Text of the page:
Statement by the President
at the close of the General Debate
at the 58Th Session of the General Assembly on 2 October 2003
Mr. Secretary-General, Excellencies, Distinguished
Delegates, Ladies and Gentlemen:
We have come to the end of the general debate of
the fifty-eighth session of the General Assembly. It is noteworthy
that this session attracted the highest level of participation since
the Millennium Summit. Among the 189 speakers, the Assembly heard
50 Heads of State, 27 Heads of Government and 94 Deputy-Prime-Ministers
and Foreign Ministers.
I express my sincere appreciation to every Head of
State and Government, Deputy Prime Minister and Foreign Minister
for their active participation, and for their constructive contribution
to the debate, and support for my stated priorities.
When I opened this general debate, I indicated that
I would be listening carefully to the priorities identified by high-level
participants, which would provide the framework for this Assembly's
work. What I have heard gives clear indication of where member states
are on many of the critical issues that will be before the Assembly.
There was resounding support in the general debate
for multilateralism and reaffirmation of the United Nations as the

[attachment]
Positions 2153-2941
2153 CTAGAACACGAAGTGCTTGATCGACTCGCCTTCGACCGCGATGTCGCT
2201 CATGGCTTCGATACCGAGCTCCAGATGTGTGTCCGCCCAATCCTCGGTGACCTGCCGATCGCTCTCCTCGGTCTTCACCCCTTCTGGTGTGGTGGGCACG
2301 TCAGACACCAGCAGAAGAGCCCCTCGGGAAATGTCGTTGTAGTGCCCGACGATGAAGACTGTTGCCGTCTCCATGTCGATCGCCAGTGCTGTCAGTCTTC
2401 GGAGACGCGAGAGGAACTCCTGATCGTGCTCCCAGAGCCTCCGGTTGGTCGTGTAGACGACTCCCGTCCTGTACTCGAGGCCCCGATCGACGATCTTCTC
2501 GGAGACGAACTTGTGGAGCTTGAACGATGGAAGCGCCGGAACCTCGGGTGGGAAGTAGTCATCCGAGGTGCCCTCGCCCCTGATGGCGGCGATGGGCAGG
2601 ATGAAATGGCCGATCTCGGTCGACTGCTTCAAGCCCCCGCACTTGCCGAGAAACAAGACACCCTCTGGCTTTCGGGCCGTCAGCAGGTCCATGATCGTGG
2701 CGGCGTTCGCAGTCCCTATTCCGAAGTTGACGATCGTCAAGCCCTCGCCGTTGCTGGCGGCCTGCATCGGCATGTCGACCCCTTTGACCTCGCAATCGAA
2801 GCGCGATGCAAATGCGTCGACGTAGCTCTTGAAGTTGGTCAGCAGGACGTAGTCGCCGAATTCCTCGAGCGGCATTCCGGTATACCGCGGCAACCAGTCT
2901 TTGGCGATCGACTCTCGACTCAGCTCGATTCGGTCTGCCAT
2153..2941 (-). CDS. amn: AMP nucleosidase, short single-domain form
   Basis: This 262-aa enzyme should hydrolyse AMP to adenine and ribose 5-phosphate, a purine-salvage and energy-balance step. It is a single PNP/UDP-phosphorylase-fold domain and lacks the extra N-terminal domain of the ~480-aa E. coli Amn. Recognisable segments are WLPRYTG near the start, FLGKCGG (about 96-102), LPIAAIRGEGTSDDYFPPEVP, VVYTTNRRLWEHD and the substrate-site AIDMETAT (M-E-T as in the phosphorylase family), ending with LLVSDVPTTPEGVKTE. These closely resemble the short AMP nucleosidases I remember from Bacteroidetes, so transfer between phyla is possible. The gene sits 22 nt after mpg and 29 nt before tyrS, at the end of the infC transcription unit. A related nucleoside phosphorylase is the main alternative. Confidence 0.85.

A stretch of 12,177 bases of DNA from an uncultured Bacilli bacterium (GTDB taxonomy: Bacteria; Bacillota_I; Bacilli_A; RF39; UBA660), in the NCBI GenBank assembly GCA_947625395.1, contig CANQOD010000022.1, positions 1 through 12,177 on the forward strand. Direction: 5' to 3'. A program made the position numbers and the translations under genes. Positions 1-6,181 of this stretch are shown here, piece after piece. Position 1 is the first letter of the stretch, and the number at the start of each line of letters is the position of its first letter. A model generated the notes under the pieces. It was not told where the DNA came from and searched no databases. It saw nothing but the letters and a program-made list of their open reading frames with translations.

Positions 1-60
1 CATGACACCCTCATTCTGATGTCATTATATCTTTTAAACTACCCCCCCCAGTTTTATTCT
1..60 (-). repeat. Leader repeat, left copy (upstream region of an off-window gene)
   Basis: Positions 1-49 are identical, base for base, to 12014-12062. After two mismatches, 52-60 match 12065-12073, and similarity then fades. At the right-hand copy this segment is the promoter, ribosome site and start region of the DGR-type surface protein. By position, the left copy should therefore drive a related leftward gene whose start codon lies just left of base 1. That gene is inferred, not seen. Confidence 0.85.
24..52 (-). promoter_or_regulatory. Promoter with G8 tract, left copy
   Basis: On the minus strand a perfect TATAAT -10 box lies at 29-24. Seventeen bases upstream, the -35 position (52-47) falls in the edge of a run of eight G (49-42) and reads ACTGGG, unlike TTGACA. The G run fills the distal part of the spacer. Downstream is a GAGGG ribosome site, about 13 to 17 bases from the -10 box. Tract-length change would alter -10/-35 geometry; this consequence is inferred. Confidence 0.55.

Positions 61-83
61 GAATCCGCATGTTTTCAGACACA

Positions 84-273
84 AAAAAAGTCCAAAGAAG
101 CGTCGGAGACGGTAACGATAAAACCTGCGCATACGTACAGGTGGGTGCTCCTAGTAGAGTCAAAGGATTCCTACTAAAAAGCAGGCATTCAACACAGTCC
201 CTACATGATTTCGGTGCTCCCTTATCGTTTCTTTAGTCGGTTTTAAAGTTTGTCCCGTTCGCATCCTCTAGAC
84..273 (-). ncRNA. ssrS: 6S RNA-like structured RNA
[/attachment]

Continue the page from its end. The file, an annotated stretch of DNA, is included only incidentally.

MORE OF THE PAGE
primary international organization to address critical global problems.
In fact, many expressed the view that in these unsettled times;
the United Nations and multilateralism were needed now, more than
The central role of the General Assembly as advocate,
supervisory and policy-making body was a point consistently made.
However, continuing revitalization efforts were urged, to permit
the Assembly to deal effectively with challenges, both old and new.
Development and the prosperity of countries and regions
received much attention from high-level representatives. They supported
the view that the fifty-eighth session should give appropriate focus
to issues such as poverty, HIV/AIDS, equity in the global economic
system and the preservation of the environment. The regrettable
outcome of the Cancun round of negotiations gives new impetus to
calls for full consideration of development issues by the General
Assembly, including the Millennium Development Goals.
Some speakers reminded us that the outcomes of the
High-Level Dialogue on Financing for Development, set for 29-30
October 2003, would be critical to the work we will do in the area
of development. Therefore, we expect high-level in the High-level
Strong support was expressed for the ten year review
of the Plan of Action for the Sustainable development of Small Island
Developing' States. This should auger well for the successful of
the review and implementation of its outcomes.
Considerable attention was given to Africa's development
needs, as well as the requirement to keep these matters high on
the Assembly's agenda. Many stressed the need for continued international
support for the implementation of NEPAD, and for cooperation and
support to bring peace and stability to the African continent.
The Secretary-General Kofi Annan, in his report on
the work of the organization, gave us thought provoking insight